One body with many faces
Her portrait has so many faces, all mouths are talking, and there is disagreement and quarrel, then violence resulting in killing of the other. They understand themselves by their language and come together for action. They spoke more than 500 languages representing their tribes and groups. But someone has to be on top, to lead and govern others. Who should that be?
One Body! One Body! The mouths shout aloud. Is she really one? Can it be achieved? Discrimination, hatred, injustice, unfairness, inequality and grievance have taken over her body. Her beautiful body has been disfigured due to tribal, religious and language differences among all the faces.
The coup was planned and executed in January, 1966 by her military men to end corruption throughout her political system. The net effect only placed the military in power, while the corruption found a way to continue even today. In 1994 the civilians again took over.
Peace talk in Ghana in 1967 did not make a difference, and then a major part of her that speaks one language decided to secede and proclaim the Republic of Biafra on May 30, 1967.
A series of ethnic clashes emerged between her Northern Hausas and the Ibos and other Eastern peoples living in her Northern region, lasting for years. The war, which came to be known as the Civil War or Biafran War, lasted from July 6, 1967- January 15, 1970, after which they were reunified again.
Yes, it was the Biafran war because over 30,000 Ibos were killed in the North and nearly 1million fled from the North to their homeland.
I did not realize what really happened to her until I laid my hand on the 458 pages of novel. Her story has always been told by the elders and those who witness the war. All her body parts were involved. ‘Half of a Yellow Sun’ by Chimamanda Ngozi Adichie, provides context for these memories. The story of love and loyalty shared and hope of the young been torn apart by the war. The killing which started in the North; pregnant women were dissect and killed. Men and women were slaughtered with spare and knife.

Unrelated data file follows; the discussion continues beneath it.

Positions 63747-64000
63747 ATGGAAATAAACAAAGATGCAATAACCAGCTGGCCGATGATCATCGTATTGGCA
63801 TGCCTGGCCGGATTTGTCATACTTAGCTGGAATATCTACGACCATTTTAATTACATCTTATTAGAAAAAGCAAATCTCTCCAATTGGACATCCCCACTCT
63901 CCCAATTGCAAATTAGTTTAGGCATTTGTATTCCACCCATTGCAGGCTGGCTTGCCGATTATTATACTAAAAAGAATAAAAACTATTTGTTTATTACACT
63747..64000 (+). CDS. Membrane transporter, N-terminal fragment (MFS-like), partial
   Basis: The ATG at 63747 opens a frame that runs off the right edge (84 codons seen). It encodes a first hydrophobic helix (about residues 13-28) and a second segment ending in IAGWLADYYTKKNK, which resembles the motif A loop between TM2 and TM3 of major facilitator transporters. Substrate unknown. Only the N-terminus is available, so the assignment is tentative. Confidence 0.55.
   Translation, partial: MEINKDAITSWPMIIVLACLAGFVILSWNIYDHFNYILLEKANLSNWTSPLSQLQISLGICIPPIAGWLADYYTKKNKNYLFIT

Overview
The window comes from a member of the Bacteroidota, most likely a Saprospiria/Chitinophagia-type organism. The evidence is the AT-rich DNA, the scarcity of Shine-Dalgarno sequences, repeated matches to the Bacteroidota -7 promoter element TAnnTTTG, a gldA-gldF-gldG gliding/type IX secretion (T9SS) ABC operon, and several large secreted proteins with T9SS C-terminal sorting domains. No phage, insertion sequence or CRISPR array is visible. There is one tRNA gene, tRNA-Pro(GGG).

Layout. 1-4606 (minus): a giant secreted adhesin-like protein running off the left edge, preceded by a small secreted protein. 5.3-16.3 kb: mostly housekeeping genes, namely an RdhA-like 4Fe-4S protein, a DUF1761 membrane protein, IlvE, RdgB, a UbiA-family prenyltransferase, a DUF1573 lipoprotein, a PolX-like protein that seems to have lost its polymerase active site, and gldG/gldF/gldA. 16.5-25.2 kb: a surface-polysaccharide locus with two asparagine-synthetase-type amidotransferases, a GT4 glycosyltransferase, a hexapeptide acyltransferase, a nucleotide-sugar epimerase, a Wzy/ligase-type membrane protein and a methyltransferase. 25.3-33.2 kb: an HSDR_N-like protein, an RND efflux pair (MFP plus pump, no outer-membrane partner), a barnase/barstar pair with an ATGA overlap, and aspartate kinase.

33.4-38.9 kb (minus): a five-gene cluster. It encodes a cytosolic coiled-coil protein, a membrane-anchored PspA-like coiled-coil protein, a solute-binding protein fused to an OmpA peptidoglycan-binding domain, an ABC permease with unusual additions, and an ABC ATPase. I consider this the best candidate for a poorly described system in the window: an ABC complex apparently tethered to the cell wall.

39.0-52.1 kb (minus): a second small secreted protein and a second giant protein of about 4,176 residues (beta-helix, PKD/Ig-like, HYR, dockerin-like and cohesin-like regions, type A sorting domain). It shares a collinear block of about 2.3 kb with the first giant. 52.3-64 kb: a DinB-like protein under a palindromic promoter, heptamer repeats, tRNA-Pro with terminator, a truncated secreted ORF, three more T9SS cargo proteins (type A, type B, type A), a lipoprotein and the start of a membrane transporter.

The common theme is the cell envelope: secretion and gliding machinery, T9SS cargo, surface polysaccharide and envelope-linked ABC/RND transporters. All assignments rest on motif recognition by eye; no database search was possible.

She has celebrated her 50th birthday. "None of the problems that led to the war have been solved yet, they are still there. We have a situation creeping towards the type of situation that saw the beginning of the war." Ojukwu says.
Between 1994 and 2011, there have been at least 70 cases of violence in the North tagged as religious crisis. No one has ever been indicted or prosecuted for violent acts and her government has failed to tackle the menace.
One Body! One body! Yet discrimination is still on the rampage. “Omo ebo”, (ibo child), the middle age women at the school of Nursing addressed me, “I am sorry since you are not from this state, you cannot get the job. It is true we do not have a physiology lecturer but the state will not employ you, so don’t waste your time.”
Marginalization, believes the Ibo. Yes marginalization I say. The Ibo are believed to be immigrants from Isreal, so intelligent, ambitious and conscientious. They have immensely restructured sectors that have been poorly managed like NAFDAC, CBN, Military, Education, Finance ministry and others. They have high entrepreneur development which generates a lot of growth for Nigeria’s economy.
From 1960 - 2011, the north have ruled for 38 years, the west for 12 years and the east ruled for 6 months in between, but was killed. Now the seat has moved to the south-south. They are grieving, yet she is One Body.
Even now in 2011 the election is here and the north still wants the seat of power. They believe that is the only legacy left for them by the white men.
One Body! One Body! Yet the rule of law is not respected and obeyed. She needs to give opportunity to others to lead her entire body so as to beautify her body again.
Her leadership must respect the constitution of the country and rotate the seat of power to all zones so that everyone’s voice will be heard.
This article is part of a writing assignment for Voices of Our Future, which is providing rigorous web 2.0 and new media training for 30 emerging women leaders. We are speaking out for social change from some of the most unheard regions of the world.